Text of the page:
Irene Kitto, 57, a healthcare assistant in Scarborough, borrowed tens of thousands from three close friends on the false premise that she would repay them when she received a lump-sum NHS pension pay-out following her retirement, York Crown Court heard.
In fact, there was no such payment due, but Kitto’s friends - two of them fellow nurses - had no idea they were being duped.
Over nearly two years, Kitto, who worked at the Cross Lane mental-health unit, ‘borrowed’ £35,552 from her best friends, telling each one not to tell the others that she had received any loans.
During her wicked scheme, Kitto used some of the money to bask in a lavish holiday.
Prosecutor Jonathan Sharp said that Kitto, who worked in the NHS for over 30 years, had been paying into a pension scheme but had “little or no” pension entitlement.
However, she told the three middle-aged victims that she was due a “substantial sum” in the hundreds of thousands.
“But she said there was a problem in being paid out, so she asked these three people repeatedly for loans to tide her over,” said Mr Sharp.
She told one friend she was due an inordinately-large pension because she had been paying bigger contributions after her husband fell ill and was unable to work.
The brazen fraudster even showed her friends documents purporting that she was entitled to a large pay-out.
Kitto had forged the documentation but the esteemed healthcare worker “beguiled” her friends into believing they were genuine.
She duped one colleague out of £17,000 between September 2016 and October 2017, at which point the victim had no money left to loan her.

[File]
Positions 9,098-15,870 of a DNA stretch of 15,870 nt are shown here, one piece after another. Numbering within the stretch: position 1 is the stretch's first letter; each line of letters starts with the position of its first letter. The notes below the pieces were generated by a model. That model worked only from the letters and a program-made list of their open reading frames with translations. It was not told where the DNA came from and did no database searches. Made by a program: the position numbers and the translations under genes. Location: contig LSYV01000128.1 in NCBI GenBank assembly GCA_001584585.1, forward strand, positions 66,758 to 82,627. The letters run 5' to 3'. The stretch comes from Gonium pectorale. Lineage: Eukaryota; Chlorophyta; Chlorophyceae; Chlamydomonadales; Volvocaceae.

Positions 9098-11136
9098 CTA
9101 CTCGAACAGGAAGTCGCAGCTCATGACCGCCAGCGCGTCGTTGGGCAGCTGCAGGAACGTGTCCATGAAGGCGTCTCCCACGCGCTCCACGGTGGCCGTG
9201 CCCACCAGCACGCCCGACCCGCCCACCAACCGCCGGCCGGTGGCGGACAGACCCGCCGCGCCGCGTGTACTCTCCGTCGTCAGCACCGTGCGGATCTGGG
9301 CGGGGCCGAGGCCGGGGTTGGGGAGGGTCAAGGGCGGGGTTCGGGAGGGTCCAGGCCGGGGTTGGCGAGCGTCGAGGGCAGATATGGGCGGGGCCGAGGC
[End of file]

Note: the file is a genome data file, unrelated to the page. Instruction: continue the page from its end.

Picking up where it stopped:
“When (the victim's) money was about to run out, (Kitto) moved on to two further victims,” added Mr Sharp.
One loaned her friend £8,600 in “17 tranches”, and the other lent her £9,952, trying to help her friend despite being so concerned as to ask her to sign an ‘IOU’ .
Crafty Kitto “rather cynically” wrote an addendum to the ‘IOU’ instructing her husband - who was blissfully unaware of the ruse – to “please pay her out of my pension”.
“The defendant persuaded (one victim) to pay £4,500 for a holiday for four people to celebrate the defendant’s retirement,” said Mr Sharp.
Kitto, of Wheelhouse Square, Scarborough, even told her friends she had hired a solicitor to iron out “difficulties there had been in in the lump-sum being paid out”.
“She gave various dates when the money was supposed to be due, fobbing her victims off and repeatedly asking her victims not to tell anyone else that she was borrowing money off that
individual,” said Mr Sharp.
Kitto’s duplicity began to unravel in July this year when she was supposed to meet one of the friends at a local bank to repay the money, but she didn’t turn up after trying to take her own life by taking an overdose.
One of the friends said she now realised that the “friendship must all have been a sham”.
She said: “I believed that (Kitto) was one of my trusted friends. I viewed her as a woman who had been dealt a bad hand.
I believed her without question. I feel devasted and annoyed that someone I trusted so completely could be so cruel. I feel so hurt and bewildered by it all.”
Another of the victims, who first met Kitto when she was a student nurse, said she had looked up to her erstwhile colleague as a “role model”.
“I (now) realise this was not real,” she added. “I felt sorry for her that she could be treated so badly and was having to fight for her pension. What she has done has affected me emotionally and financially.”
The woman, who has received counselling to help her cope with her friend’s betrayal, added: “I feel manipulated, used and betrayed by my close friend.”
She took out a large loan to lend Kitto money and everything she now earned was now used to repay that debt.
Kitto owned up immediately following her arrest for the grand hoax. She admitted three counts of fraud between August 2016 and July 2018. She appeared for sentence on Friday.
Defence barrister Stephen Robinson said Kitto had duped her friends after falling into financial difficulties.
Judge Andrew Stubbs QC jailed Kitto for two years for the “cruel” deception.